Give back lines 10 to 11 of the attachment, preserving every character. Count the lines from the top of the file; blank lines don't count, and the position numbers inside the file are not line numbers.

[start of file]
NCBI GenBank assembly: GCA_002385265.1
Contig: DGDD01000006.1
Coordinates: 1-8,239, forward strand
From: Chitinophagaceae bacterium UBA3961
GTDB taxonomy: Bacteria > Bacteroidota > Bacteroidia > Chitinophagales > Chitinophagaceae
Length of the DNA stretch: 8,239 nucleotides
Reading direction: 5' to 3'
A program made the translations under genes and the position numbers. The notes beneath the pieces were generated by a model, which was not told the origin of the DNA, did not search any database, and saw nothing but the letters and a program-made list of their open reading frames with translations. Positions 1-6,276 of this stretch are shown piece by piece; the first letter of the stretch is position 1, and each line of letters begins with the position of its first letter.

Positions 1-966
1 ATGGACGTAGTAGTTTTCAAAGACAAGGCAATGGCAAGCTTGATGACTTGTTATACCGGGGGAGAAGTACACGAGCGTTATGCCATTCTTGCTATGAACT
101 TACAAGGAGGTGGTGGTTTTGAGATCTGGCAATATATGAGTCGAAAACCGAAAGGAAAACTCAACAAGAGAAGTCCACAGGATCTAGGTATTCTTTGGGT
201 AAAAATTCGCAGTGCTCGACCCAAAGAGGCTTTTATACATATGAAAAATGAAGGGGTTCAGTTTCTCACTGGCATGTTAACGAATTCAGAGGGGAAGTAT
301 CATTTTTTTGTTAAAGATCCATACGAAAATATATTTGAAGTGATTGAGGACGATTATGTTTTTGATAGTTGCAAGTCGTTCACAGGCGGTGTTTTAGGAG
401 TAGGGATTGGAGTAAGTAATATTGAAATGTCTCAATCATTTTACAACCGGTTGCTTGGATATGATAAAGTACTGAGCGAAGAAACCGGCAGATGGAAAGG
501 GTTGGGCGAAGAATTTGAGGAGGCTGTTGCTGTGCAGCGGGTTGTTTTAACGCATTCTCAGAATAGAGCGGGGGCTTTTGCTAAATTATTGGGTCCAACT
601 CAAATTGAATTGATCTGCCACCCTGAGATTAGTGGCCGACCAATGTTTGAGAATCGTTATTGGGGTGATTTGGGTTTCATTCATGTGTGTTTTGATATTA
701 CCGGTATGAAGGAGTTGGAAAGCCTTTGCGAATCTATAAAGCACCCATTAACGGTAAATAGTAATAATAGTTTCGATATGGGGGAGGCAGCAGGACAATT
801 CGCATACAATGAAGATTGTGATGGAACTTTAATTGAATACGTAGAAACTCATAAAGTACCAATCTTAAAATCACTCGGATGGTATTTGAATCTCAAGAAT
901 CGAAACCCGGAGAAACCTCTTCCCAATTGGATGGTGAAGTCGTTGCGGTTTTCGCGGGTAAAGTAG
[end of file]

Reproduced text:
1 ATGGACGTAGTAGTTTTCAAAGACAAGGCAATGGCAAGCTTGATGACTTGTTATACCGGGGGAGAAGTACACGAGCGTTATGCCATTCTTGCTATGAACT
101 TACAAGGAGGTGGTGGTTTTGAGATCTGGCAATATATGAGTCGAAAACCGAAAGGAAAACTCAACAAGAGAAGTCCACAGGATCTAGGTATTCTTTGGGT